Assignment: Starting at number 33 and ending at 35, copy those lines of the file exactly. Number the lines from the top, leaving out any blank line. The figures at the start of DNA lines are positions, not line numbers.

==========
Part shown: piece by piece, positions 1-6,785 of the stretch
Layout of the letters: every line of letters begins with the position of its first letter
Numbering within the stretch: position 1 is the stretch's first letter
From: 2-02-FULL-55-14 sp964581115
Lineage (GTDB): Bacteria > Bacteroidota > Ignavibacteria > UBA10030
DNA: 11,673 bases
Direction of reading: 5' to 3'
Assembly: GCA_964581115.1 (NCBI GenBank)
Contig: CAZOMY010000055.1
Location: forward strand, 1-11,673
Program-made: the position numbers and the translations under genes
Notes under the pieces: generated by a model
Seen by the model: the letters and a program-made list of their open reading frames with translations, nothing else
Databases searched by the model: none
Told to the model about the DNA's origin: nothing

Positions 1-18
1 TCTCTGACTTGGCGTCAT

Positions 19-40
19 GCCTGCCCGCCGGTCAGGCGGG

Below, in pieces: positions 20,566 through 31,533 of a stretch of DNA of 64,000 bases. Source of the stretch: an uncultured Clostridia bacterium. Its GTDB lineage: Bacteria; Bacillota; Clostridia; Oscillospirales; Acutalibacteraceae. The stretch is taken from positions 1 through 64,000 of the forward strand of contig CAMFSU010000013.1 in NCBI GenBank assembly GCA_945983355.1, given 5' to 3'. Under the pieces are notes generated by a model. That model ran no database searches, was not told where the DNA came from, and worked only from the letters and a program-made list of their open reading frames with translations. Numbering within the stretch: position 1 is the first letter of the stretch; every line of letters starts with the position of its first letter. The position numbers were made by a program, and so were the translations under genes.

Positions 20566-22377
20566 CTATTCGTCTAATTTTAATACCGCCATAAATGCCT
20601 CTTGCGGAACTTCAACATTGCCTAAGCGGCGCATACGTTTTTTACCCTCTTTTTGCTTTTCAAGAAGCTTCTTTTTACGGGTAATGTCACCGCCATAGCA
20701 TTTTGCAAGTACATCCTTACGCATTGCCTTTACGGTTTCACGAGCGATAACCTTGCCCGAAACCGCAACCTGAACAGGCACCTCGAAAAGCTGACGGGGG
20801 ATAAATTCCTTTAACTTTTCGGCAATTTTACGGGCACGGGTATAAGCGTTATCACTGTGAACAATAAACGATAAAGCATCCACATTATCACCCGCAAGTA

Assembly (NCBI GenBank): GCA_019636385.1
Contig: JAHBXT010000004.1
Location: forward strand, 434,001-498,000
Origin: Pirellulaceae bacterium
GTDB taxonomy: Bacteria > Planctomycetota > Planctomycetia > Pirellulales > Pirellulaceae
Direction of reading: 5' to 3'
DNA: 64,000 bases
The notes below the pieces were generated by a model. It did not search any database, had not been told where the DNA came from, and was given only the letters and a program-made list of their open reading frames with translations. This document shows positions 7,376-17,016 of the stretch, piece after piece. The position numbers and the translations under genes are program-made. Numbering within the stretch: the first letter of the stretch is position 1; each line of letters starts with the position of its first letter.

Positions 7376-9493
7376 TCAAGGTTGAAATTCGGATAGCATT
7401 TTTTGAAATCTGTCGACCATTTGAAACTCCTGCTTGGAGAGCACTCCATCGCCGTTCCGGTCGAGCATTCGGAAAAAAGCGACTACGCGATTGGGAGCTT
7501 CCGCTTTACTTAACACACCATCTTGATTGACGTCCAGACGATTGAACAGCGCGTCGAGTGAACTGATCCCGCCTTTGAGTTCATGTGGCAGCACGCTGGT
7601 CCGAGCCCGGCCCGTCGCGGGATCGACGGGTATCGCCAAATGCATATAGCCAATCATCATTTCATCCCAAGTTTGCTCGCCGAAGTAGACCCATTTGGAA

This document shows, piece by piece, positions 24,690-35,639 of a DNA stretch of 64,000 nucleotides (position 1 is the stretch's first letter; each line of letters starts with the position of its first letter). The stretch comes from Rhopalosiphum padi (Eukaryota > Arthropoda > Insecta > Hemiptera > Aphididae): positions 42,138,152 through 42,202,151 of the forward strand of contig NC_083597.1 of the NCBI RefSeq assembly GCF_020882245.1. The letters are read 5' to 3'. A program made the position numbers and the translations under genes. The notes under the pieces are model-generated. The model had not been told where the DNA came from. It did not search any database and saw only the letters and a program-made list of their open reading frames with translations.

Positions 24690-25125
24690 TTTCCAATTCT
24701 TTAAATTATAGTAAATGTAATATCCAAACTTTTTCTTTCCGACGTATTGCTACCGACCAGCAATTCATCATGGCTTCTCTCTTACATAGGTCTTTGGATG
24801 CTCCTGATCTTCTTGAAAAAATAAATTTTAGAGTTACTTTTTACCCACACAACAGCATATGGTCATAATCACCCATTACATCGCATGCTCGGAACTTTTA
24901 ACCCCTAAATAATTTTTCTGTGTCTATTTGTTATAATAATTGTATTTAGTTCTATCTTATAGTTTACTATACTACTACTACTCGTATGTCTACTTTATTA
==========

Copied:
The notes below the pieces were generated by a model. It did not search any database, had not been told where the DNA came from, and was given only the letters and a program-made list of their open reading frames with translations. This document shows positions 7,376-17,016 of the stretch, piece after piece. The position numbers and the translations under genes are program-made. Numbering within the stretch: the first letter of the stretch is position 1; each line of letters starts with the position of its first letter.

Positions 7376-9493
7376 TCAAGGTTGAAATTCGGATAGCATT